It is the prohibitionist moralism and political despotism of Imperial Rome, with regard to the increasing prohibitionism of Stoicism, and finally the complete moralisation of asceticism and sexuality in Christianity, becoming dominant in the later stages of the Empire, when the state becomes more explicitly removed from republican rule, that Foucault considers to have taken some aspects of antique ethics towards positions which undermine care of the self, in its best senses. It must also be said that Foucault sees some necessary emergence of the self in all historical phases, and that mixed evaluations are attached to all phases. Even given that, he clearly has a particular interest and positive evaluation of the antique self in the phase before Christianity, and particularly before the Roman Republic gave way to the Empire. Though he sees value in the emergence of Christianity as the dominant source of ethics, he does give greater value to the earlier phase. Schuld argues in Foucault and Augustine, that Foucault can be particularly illuminated by a comparison with Augustine. Though the comparison is worth making, the overall emphasis in Foucault is to give the highest value to the emergence of care of the self, from the use of pleasure that is being discussed here. There is no simple nostalgia, a belief in restoring what has been lost, but clearly a belief that the later hermeneutics of the self should be grasped through a reinvigorated appreciation of the earlier phase. The value is given to that moment, preceding prohibitionism and the hermeneutics of the self. That even applies to Plato, who does not have the ‘hermeneutics of the self’ which Foucault associates with early Christianity. That is Plato does not consider desire to reveal, and be identical with, the deepest nature of the ‘real’ self. That would be the wrong kind of ontology and interpretation.
The idea of a structural, instrumental and ontological, relation with the self, which is also the relation with truth is strongly emphasised by Foucault in The Uses of Pleasure as can be seen in the passages previously cited. One thing that Foucault suggests is that there is no individuation at the level of a desiring subject, as individuation emerges in forms of sef-relation, and following from that, the moderate subject, a subject that is self-limiting in its desires, is not an epistemological form of subjecthood. The relation with truth, which is an ontological condition, precedes the epistemological form of knowing relation with self, and other objects. There is a more basic status of the relation, which rests on pre-conceptual encounters with things, as compared to the conceptual grasp of things as objects of knowledge. This can be understood in relation to Heidegger on ontology and epistemology in Being and Time and Kant and the Problem of Metaphysics. This provides a major of the context for how Foucault’s account of ethical stylisation is something distinct from individual singular orientation towards knowledge, but is embedded in the ontology of the self, with reference to instruments and structures of that self. That is the basis of knowledge in a non-epistemic sense, and the basis of ethics.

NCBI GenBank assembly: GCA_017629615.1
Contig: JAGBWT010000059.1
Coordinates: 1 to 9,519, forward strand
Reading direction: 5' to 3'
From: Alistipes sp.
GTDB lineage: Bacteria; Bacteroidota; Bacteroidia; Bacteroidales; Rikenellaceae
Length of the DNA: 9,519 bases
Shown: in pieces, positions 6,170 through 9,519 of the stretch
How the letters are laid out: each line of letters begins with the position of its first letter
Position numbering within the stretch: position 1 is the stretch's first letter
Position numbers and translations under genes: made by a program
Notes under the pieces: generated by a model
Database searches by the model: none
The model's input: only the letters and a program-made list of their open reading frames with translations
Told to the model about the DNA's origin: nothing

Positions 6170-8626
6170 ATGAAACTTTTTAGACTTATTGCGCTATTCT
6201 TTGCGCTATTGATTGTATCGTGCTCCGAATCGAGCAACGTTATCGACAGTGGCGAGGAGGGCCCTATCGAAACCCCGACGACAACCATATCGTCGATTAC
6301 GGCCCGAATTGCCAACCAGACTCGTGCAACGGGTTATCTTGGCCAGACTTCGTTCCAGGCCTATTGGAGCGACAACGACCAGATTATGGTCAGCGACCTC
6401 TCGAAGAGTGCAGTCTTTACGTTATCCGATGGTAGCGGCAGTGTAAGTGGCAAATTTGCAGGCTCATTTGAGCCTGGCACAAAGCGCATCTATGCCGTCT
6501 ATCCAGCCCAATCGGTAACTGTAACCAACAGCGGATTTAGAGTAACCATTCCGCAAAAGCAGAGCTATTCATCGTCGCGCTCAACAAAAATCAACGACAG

The ontological aspect also comes up in other commentary on Plato, where Foucault refers to how he limits the self through the relation with truth: where the individual recognises its own being, it recognises the need for restraint. There is a double relation with ontology here: a relation to the nature of being, and the nature of truth as a question of what is adequate to being. In Plato’s texts on love, Symposium and Phaedrus, questions of love become questions of relation with truth. The discussion moves from the object of knowledge, and love, to the truth of which the subject is capable. What Plato means by truth is at work for Foucault in structural, instrumental, and ontological, conditions for self-restraint. This establishes a moderate individual, it does not establish anything like the Christian self, where the inner life of the individual is interpreted in such a way, as to make it the object of epistemology, of epistemologically loaded hermeneutics of an abstract kind. The lack of this Christian self is one reason why the ‘style as unlimited self-creation’ interpretation of Foucault is inappropriate to what he says about care of the self. That view of style would need the Christian self, and that only exists as an ascetic self. The idea of a self-stylising self in the sense attributed to Foucault, could only be a produce of the ascetic Christian self taking itself as object, if we follow Foucault’s arguments.
Epistemology has a meaning for Foucault beyond that of organising knowledge. Evidently, Foucault himself, was concerned with knowledge and made modes of knowledge the topic of Archaeology of Knowledge and The Order of Things. ‘Epistemology’ for Foucault in History of Sexuality is a marker for a negative way of thinking about knowledge, which is too abstract and universal, which tries to find abstract objects of universal laws. His texts on knowledge challenge all claims to knowledge of objects, independent of changeable assumptions of what knowledge is and what its objects are. Hacking, Gutting, and Han, have explored these issues in Foucault, in particularly illuminating detail. This anti-epistemological attitude to knowledge is carried through in the later texts considered here. Foucault’s negative approach to ‘epistemology’, is a defence of a position in which he defends the variable forms of knowing from the rigidities of universalising epistemology.
(To be continued)